What is a Redraw Facility?
So, you’ve made extra repayments on your home loan. You may have paid a couple hundred extra dollars on each mortgage payment for a year or so.
Redraw facilities are a feature of most variable rate home loans that allow you to withdraw the extra repayments you’ve made.
We all know life is unpredictable. You can only plan so much. You’ll never know when your car will need a repair, the roof of your home will get damaged in a storm, or a surprise diagnosis requires extra funds.
Suddenly, you need those extra funds you put towards your mortgage. You may even see an opportunity to improve your home and—in turn—increase its value and earn more equity. For all of these circumstances, you may need to access the extra repayments you made towards your loan.
Redraw facilities allow you to do this.
Almost all lenders now offer an easy way to use a redraw facility, whether that’s through online transactions or with the help of a traditional ATM.
Of course, there are some exceptions here. Most lenders restrict or prevent redraw facilities on fixed rate loans. In these cases, you’ll have to wait until the fixed period ends before you can access any additional repayments you were allowed to make on the loan.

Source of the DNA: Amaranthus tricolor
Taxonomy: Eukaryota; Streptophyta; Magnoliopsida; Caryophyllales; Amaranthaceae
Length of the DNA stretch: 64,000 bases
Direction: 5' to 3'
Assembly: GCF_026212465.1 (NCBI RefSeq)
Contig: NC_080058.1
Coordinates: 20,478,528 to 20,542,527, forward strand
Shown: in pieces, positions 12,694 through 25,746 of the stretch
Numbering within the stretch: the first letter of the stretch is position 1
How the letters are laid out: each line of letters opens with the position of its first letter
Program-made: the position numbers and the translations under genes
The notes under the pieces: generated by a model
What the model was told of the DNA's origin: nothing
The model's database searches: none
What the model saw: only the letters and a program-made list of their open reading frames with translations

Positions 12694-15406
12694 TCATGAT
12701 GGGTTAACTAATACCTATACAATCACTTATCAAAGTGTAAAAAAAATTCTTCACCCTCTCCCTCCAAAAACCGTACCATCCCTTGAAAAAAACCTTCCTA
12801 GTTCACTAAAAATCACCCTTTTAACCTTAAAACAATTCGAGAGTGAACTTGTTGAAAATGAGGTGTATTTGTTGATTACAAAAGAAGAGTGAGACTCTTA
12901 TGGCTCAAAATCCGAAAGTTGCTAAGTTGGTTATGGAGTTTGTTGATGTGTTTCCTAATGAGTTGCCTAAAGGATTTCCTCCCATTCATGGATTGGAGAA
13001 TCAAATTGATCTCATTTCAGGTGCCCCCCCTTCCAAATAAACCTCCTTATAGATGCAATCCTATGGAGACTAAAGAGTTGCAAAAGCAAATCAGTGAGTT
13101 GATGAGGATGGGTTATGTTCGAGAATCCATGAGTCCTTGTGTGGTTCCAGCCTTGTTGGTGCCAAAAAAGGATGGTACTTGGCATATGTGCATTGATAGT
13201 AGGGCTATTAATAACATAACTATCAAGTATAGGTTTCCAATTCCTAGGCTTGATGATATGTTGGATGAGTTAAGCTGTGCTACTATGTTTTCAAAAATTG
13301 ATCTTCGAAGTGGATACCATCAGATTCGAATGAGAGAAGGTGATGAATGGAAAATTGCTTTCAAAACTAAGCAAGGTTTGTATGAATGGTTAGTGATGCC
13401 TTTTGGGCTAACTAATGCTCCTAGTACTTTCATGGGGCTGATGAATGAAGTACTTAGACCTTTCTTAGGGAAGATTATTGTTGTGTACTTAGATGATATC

Some lenders will also charge fees for using the redraw facility. It’s important to look at the terms of the loan in this regard before deciding on the best course of action.
So, what’s the difference between a redraw facility and offset account? If you’re confused, that’s completely understandable, as both features allow you to reduce the amount of interest you pay on your home loan.
Apart from that, redraw facilities and offset accounts are quite different. Many lenders now offer both features, though, so you don’t have to choose one over the other.
An offset account is a transactional account that is linked to your home loan. In short, the balance you carry in this account will determine how much money you save in interest.
The higher the balance in your offset account, the more money that is deducted from your principal. The more money deducted from your principal, the less you pay in interest.
Offset accounts can be incredibly useful, but not all banks offer the same features. While some lenders provide a 100% offset account, others will only offer 50% or 75% offset accounts. This means that only a percentage of your balance will be offset against the principal. In other words, if you have a 50% offset account, and a balance of $50,000, only $25,000 of your principal will not incur interest.